Edwin Carewe, Ramona, 1928, black-and-white, silent, 100 minutes.

The centerpiece show was the Saturday night screening of Tales of Hoffmann, presented with two “visual music” shorts by the German-born animator Oskar Fischinger: Allegretto (1936) and An Optical Poem (1937), both instances of what a peerless craftsman with an avant-garde sensibility could do with the resources of Hollywood at his command. The delirious, parti-colored Hoffmann, whose only glaring fault is that it never outdoes its second act, anchored a fairly Brit-heavy lineup this year, including John Boulting’s 1947 seaside-resort noir Brighton Rock and David Lean’s 1945 film of Noël Coward’s Blithe Spirit, which features Kay Hammond as a Technicolor-green ghost. The secret star of this Nitrate Picture Show, however, was cinematographer Joseph LaShelle, represented with two credits in the lineup and some exquisitely spare, crystalline black-and-white photography. The first LaShelle film, 1944’s Laura, which inaugurated an ongoing relationship with director Otto Preminger, was a known quantity for most—and a knockout from the opening trawl through the bric-a-brac-cluttered apartment of Clifton Webb’s waspish gossip columnist Waldo Lydecker—but I wasn’t the only attendee taken unawares by the LaShelle-shot Road House.

A 1948 noir set in a rustic bowling alley/honky-tonk somewhere in the piney wilds near the northwestern Canadian border, Road House builds up a tense ménage-à-quatre among a Chicago nightclub nightingale (Ida Lupino), the house manager (Cornel Wilde), his gum-snapping, wisecracking cashier girlfriend (Celeste Holm), and the rich blond snot who has all of them on payroll (Richard Widmark, reprising his psychopathic giggle from Kiss of Death [1947] and bearing one of the ickiest nicknames in cinema: “Jefty”). “She can do more without a voice than anyone I've heard,” Holm marvels at Lupino, here singing for herself for the first time on-screen, and contributing a hypnotic version of “Again” that sounds like it’s coming from a scuffed-up 45, which puts Wilde into a trance that has him giving culotte-clad Lupino sexual tension–fraught bowling lessons in no time flat. I’d never particularly rated director Jean Negulesco, familiar from Technicolor bloat-fests like The Rains of Ranchipur (1955), but Road House is a really first-rate work—if not a cause for total reevaluation, then an affirmation of Paul Schrader’s position that “film noir seemed to bring out the best in everyone [and often] will make the high point on an artist’s career graph.”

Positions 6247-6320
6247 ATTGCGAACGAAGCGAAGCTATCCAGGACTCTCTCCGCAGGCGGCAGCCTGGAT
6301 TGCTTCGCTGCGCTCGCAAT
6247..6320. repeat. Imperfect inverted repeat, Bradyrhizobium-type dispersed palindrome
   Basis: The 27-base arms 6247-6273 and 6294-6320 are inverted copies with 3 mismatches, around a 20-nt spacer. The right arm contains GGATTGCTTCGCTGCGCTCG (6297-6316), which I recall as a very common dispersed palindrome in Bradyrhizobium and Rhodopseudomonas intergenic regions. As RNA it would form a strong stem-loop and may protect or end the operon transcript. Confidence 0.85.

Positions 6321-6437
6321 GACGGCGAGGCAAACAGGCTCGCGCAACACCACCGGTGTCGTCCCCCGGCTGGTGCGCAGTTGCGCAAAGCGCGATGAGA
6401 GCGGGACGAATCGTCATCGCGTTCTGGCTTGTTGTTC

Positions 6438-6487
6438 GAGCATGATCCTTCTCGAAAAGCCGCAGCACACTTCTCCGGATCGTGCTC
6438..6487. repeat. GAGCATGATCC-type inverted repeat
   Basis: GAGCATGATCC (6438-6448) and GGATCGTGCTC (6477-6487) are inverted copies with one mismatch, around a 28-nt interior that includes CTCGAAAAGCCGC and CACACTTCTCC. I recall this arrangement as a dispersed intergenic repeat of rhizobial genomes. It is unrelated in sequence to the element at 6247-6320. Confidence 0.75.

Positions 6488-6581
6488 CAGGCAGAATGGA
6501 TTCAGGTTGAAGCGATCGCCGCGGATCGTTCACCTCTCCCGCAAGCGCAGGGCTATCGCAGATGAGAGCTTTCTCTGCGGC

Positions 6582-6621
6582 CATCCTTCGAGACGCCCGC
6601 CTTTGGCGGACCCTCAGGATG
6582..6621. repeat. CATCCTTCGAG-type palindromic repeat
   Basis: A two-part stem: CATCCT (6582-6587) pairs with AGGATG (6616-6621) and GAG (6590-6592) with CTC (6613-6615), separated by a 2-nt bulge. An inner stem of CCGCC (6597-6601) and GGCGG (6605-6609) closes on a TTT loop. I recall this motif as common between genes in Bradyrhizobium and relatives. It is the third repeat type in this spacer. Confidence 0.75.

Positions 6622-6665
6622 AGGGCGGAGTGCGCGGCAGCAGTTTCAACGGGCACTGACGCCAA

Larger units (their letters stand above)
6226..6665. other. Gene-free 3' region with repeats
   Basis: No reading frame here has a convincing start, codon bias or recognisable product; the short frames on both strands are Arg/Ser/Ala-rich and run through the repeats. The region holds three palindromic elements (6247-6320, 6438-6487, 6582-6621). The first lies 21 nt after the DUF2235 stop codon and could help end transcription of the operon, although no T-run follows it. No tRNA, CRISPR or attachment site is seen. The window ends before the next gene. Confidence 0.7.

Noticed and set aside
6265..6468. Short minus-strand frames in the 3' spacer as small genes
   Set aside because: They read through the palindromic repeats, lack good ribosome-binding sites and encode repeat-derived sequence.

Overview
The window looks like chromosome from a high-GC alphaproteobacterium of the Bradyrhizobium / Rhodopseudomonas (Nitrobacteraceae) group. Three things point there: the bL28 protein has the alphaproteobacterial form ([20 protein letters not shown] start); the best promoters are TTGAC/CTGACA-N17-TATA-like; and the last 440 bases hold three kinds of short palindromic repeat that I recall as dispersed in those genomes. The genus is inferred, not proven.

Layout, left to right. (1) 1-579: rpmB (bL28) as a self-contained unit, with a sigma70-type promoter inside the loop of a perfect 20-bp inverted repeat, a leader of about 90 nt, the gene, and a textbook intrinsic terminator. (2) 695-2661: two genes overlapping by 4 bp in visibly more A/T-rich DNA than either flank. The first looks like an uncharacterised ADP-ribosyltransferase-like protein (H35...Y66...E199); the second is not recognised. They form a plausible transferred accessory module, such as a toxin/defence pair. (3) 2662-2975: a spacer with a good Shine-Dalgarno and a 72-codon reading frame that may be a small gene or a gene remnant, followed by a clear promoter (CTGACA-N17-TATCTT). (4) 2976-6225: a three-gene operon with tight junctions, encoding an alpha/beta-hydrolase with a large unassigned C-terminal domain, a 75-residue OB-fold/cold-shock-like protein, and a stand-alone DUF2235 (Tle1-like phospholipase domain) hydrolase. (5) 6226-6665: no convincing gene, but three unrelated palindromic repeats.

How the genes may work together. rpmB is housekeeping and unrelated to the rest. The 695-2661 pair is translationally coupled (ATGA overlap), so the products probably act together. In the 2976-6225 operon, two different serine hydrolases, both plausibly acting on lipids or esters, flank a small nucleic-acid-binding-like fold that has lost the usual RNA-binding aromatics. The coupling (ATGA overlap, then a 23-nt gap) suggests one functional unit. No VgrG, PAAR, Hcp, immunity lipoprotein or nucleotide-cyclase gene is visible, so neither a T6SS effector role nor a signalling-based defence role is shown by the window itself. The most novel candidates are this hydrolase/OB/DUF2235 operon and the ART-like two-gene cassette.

Maybe genre can elevate an artist, but I doubt that format can make or break a picture—Touch of Evil viewed on a smartphone screen is still, after all, Touch of Evil. It’s no exaggeration, however, to say that seeing familiar films in their presentation premium format is to see them as never before. I drove myself to distraction at my first Nitrate Picture Show outing trying to pinpoint what, if anything, defined the “nitrate difference.” Was it something about the particular shimmer in the high-contrast black-and-white, accountable to the high concentration of silver in the stock? The fine-filigreed detail? The illusion of depth in the image without benefit of 3-D technology—which, perhaps not coincidentally, appeared shortly after nitrate film had been phased out? Well, all of the above are present in a well-preserved nitrate print, but to solely credit these qualities to some magic alchemy in the nitrocellulose base is to ignore a number of other extenuating factors: These are relics from an era when film lab techs were highly skilled artisans with every resource at their command, struck from sources much closer to the original negative than we are used to seeing. (The less said the better of dead-tech bullshit DCP, beloved by viewers whose eyes have started to go and programmers on a budget.) It is perhaps impossible to pinpoint, then, the contribution of the nitrate film to the extraordinary beauty of the films shown at the Dryden, but the important point is that they are extraordinarily beautiful films—and the clock is ticking.

The second Nitrate Picture Show took place April 29 through May 1 at the George Eastman Museum in Rochester, New York.